Posted on Monday, 7th December 2020 by

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As the 2021 FEHB Open Season draws to a close Monday, December 14th, there’s still time to look for a new plan or confirm your existing plan is the right choice. Here are a few things to consider.

  • Enrollment status – 90% of the time self-plus-one enrollment is cheaper than self-family enrollment, but not always. Check your plan’s premiums to confirm you’re enrolled in the less costly enrollment option. For example, if you happen to be in NALC High, you can save $726 switching from self-plus-one to self-family enrollment
  • Plan changes – The enrollee share of the premium increased 4.9% in 2021. Many plans had no benefit changes, but some did. Will your doctors still be in your plan next year? Will your prescription drugs still be on the formulary? Even if you’re not considering switching plans, there’s still homework to be done this Open Season to make sure there won’t be any significant changes to your existing plan.
  • Medicare Advantage – Several Medicare Advantage plans have the lowest estimated yearly costs in Checkbook’s Guide to Health Plans for Federal Employees for all available FEHB plans in low, average, and high health care expense years. United Advantage Retiree Advantage and Aetna Advantage Medicare Advantage are both available in the lower 48 states. Both have partial Medicare Part B premium reimbursement and have $0 cost sharing for most health-care expenses, except prescription drugs. Both allow you to see out-of-network doctors if the provider participates with Medicare. A couple in Charleston, SC, with average health-care expenses could save $1780 in estimated yearly costs with United Advantage Retiree Advantage compared to Blue Cross Basic. If you live in one of the 15 states with a United Choice plan, the savings can be even more dramatic. The United Choice plans have the same $0 cost sharing except for prescription drugs, but they reimburse almost the entire Medicare Part B premium. A couple in the Washington, D.C. area could save $3000 with United Choice Primary Retiree Advantage compared to Blue Cross Basic. To enroll in any of these Medicare Advantage plans you must first enroll in the regular FEHB plan version, have Medicare Parts A and B, and then sign up with either UnitedHealthcare (844-481-8821) or Aetna (866-241-0262).
  • Medicare Part B – Whether to sign up for Medicare Part B depends on a few things. First, if you fall into one of the high-income categories (more than $88,000 individual or $176,000 couple), Medicare Part B is of limited value due to the increase in the Part B premium. Second, some plans have better Medicare coordination benefits than others, including some plans that have partial Part B premium reimbursement. If you’re with a plan that doesn’t coordinate well with Medicare, you might reconsider whether having Part B is the right choice for you.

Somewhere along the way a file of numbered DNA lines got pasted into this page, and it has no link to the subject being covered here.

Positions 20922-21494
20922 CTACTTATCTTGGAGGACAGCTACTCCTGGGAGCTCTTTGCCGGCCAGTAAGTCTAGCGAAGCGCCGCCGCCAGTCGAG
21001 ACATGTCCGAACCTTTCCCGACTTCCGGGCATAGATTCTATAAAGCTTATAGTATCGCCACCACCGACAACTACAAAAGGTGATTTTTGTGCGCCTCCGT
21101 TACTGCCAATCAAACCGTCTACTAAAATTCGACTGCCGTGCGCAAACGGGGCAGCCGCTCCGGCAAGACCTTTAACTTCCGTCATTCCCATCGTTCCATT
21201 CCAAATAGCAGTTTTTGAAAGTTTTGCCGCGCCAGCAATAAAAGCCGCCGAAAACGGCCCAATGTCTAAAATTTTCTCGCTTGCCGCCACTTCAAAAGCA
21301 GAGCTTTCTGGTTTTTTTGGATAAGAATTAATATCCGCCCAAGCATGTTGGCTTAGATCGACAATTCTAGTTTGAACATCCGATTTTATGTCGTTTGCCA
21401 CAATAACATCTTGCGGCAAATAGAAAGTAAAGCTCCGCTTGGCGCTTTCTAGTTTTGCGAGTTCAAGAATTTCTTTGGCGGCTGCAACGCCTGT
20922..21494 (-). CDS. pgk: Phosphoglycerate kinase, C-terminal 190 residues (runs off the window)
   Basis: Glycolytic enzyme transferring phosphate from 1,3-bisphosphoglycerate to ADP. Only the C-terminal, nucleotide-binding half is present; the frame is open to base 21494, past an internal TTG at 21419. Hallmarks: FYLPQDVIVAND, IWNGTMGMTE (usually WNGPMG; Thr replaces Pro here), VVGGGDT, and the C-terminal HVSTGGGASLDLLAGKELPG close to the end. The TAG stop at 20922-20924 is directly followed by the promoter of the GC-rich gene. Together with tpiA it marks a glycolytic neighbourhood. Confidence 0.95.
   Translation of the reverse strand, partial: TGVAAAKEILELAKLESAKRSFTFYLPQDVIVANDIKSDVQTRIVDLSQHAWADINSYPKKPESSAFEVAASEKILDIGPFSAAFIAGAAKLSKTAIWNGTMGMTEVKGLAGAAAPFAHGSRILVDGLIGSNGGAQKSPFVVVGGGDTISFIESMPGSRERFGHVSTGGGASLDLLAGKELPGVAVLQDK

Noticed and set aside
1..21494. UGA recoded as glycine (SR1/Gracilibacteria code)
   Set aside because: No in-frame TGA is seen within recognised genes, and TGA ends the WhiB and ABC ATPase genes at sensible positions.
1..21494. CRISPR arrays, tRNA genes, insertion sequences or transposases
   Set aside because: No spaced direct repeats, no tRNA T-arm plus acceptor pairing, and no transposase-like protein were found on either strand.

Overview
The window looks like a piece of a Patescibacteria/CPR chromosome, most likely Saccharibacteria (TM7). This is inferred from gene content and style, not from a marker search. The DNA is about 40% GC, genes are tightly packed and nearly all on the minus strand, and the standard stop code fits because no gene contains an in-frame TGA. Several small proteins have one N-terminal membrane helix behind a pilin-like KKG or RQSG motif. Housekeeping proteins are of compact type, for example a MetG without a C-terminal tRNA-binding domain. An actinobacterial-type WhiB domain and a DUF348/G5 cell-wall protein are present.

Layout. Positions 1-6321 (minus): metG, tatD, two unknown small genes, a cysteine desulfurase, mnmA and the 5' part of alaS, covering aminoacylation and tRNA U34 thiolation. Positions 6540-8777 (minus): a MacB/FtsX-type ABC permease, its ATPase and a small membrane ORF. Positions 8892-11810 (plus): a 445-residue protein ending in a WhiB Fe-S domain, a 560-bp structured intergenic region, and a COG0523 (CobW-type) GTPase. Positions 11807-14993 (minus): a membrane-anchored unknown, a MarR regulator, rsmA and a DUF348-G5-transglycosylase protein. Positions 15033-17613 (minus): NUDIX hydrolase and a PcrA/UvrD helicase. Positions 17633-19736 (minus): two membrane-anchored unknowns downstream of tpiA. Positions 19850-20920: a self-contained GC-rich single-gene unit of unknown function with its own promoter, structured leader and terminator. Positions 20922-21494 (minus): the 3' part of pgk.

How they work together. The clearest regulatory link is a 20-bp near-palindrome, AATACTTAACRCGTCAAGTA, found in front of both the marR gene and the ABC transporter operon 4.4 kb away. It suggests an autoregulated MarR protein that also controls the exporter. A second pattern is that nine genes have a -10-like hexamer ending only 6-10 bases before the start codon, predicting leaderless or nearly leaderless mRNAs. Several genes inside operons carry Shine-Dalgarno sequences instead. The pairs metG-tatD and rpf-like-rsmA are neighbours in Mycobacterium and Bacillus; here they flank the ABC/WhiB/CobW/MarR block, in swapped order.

Checkbook’s Guide to Health Plans for Federal Employees can be purchased at GuidetoHealthPlans.orgSave 20% by entering promo code FEDRETIRE at checkout.

Several of our previous articles compared the new FEHB MA plans to GEHA Standard and Blue Cross Blue Shield Basic Self-Plus-One plans and another provides a comprehensive guide to this years Open Sesason. Review these for additional assistance with making your choices:

Medicare Impact on FEHB Plans

Review the following articles that describe the impact Medicare has on your FEHB provider payments.

This article is a collaboration between Kevin Moss of and Dennis Damp, host of

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Disclaimer: The information provided may not cover all aspect of unique or special circumstances, federal regulations, medical procedures, and benefit information are subject to change. To ensure the accuracy of this information, contact relevant parties for assistance including OPM’s retirement center. Over time, various dynamic economic factors relied upon as a basis for this article may change. The advice and strategies contained herein may not be suitable for your situation and this service is not affiliated with OPM or any federal entity. You should consult with a financial, medical or human resource professional where appropriate. Neither the publisher or author shall be liable for any loss or any other commercial damages, including but not limited to special, incidental, consequential, or other damages.


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